These past few years have been interesting for anime and manga re-imaginings of Tokusatsu series. There’s been the Netflix Godzilla anime series of films, there was the Ultraman short that was part of the Japan Animator Expo, and there’s the Ultraman reboot manga that is also getting adapted to an anime this year (2019). And there’s S.S.S.S. Gridman, from Studio Trigger in a co-production with Tsuburaya Productions, based on the live-action Gridman: The Hyper Agent from the ’90s (released in the US as Superhuman Samurai Syber Squad).
The show follows amnesiac protagonist (wait, come back!) Yuta Hibiki, who is a high school student in the town of Tsutsujidai (a name that – writing it out – I suspect is something of a pun). He wakes up able to see mysterious passive Kaiju that lurk all over the city, and is also able to see a computer entity called “Gridman” in the screen of an old beat-up computer called “Junk” – which is currently for sale in a used electronics shop run by the family of his friend Rikka.
When some Kaiju go berserk, Yuta is able to use Junk to turn into Gridman to fight them – with Rikka and his other friend Sho (who is really into tokusatsu himself) finding out about this in the first episode of the show. From there, the three – along with the humanoid forms of Gridman’s assist weapons (who call themselves the Neon Genesis Junior High Students – in spite of not even remotely looking like Junior High students), set out to discover who is behind the Kaiju attacks.
The catch behind this is that after each rampage, the passive kaiju undo the damage, and wipe the memories of the witnesses. However, in addition to the memory wipes, some people seem to be specifically targeted in these kaiju rampages, and when they are killed, they are permanently erased from the world – not only not restored, but all memory of their existence also being erased – building on the mystery.
This gives the show a plot that makes it something of a mix of Ultraman and Serial Experiments Lain – though admittedly a kinder, gentler version of the latter – in the sense of having an overarching plot that hits on some heavy stuff (the Lain part) while being tied together by some fantastically done Kaiju fights.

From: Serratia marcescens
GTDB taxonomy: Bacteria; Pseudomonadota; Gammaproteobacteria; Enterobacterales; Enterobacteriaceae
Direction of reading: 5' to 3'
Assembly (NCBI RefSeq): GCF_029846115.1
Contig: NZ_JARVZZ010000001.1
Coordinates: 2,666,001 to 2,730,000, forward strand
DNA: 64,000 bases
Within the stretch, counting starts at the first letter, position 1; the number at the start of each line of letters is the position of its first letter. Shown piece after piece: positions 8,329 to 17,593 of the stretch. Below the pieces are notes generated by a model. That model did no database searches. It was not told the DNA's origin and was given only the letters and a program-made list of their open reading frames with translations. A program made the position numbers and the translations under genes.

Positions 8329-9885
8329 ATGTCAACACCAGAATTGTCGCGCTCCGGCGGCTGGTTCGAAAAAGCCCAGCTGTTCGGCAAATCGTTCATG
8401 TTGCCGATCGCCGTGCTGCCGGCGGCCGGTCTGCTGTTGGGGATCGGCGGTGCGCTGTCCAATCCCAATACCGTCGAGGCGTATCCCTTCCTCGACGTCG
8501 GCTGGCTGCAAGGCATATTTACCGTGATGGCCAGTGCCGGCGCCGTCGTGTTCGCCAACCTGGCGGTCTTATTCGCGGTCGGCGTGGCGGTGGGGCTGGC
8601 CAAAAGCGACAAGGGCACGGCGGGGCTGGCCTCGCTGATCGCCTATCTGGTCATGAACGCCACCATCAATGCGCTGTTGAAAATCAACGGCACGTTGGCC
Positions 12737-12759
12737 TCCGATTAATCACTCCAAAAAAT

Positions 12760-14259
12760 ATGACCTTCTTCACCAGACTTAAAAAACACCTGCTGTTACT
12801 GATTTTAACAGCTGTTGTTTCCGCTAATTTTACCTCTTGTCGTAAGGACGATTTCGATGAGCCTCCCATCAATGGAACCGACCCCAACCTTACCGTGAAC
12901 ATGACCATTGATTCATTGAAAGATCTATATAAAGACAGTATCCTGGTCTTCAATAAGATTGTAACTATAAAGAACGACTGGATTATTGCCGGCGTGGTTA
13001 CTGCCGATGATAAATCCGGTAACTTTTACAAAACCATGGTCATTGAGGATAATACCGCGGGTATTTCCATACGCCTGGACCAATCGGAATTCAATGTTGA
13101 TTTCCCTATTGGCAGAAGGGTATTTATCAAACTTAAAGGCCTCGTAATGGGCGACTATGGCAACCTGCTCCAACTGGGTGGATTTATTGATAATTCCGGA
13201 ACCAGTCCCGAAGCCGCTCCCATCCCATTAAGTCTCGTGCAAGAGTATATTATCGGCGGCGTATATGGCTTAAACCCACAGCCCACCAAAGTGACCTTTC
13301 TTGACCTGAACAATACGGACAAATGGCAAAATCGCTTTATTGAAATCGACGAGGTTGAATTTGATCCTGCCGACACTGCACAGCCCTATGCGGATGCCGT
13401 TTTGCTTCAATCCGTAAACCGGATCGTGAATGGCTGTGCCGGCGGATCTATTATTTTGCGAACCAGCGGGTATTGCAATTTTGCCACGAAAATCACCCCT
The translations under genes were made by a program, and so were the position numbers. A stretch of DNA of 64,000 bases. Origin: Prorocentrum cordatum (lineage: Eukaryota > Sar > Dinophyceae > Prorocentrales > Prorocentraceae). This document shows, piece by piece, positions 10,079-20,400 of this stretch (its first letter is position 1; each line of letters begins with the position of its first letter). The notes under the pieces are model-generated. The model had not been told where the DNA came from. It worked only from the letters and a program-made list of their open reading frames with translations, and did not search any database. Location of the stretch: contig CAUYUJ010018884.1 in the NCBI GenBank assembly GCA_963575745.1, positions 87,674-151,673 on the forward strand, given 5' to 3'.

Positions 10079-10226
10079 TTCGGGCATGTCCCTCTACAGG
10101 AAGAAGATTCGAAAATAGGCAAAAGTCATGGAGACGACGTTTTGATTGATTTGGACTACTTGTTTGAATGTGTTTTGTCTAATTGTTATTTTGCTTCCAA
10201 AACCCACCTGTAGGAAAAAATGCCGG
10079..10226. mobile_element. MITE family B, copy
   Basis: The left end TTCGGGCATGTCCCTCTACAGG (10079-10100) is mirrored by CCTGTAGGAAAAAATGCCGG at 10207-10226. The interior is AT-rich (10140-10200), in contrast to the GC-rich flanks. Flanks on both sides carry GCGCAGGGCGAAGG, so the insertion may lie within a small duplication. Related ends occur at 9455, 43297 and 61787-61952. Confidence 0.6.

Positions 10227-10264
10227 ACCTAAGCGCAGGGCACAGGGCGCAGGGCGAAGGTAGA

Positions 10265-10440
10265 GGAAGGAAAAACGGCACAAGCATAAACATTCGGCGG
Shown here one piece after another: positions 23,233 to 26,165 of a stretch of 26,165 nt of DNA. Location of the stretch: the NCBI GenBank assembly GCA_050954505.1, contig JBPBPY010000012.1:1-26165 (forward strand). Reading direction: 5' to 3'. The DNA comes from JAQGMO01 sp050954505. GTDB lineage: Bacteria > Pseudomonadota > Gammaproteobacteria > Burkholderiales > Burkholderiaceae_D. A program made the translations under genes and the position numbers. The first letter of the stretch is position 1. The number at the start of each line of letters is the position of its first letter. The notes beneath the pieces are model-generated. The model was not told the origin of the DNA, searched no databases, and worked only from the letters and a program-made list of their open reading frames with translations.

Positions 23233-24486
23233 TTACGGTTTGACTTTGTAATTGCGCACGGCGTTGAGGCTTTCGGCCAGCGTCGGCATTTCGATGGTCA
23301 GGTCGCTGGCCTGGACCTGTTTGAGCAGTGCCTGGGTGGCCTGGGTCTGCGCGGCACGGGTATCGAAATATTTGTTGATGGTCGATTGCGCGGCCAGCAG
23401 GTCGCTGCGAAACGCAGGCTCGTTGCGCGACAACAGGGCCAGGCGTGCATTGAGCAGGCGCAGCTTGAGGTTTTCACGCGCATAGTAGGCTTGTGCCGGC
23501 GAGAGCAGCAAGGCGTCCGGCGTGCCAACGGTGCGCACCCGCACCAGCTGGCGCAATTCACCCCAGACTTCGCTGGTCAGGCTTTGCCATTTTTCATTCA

The fights, in particular, are definitely worthy of being singled out for praise. The animation feels like people in rubber suits are fighting, and the animation, which is done in CG, has weight to the movements – and I don’t just mean that in terms of having narrative impact, but that the movements feel like they have the weight and impact of a person going behind them – which is definitely notable considering the toy-tank physics of the tank battles in Girls Und Panzer (a show I love, though I found those aspects laughable). I don’t know if Trigger used performance capture for the fights, or if the animators tapped the knowledge of the various suit performers who have worked for Tsuburya Productions (along with tapping the hours of footage they undoubtedly have in the vault for reference).
In either case, it makes for action scenes that are remarkably smart, and lead to me enjoying the hell out of that part of the show. This is a series that could have just been a bunch of dumb action – but the show has some significantly smarter writing here, that kept me watching through all of the series.
Gridman is currently available for streaming on Crunchyroll, with a simul-dub through Funimation for those who prefer to go that way. When the show gets a home video release, I’ll probably come back and update this space with more information on how to pick it up.
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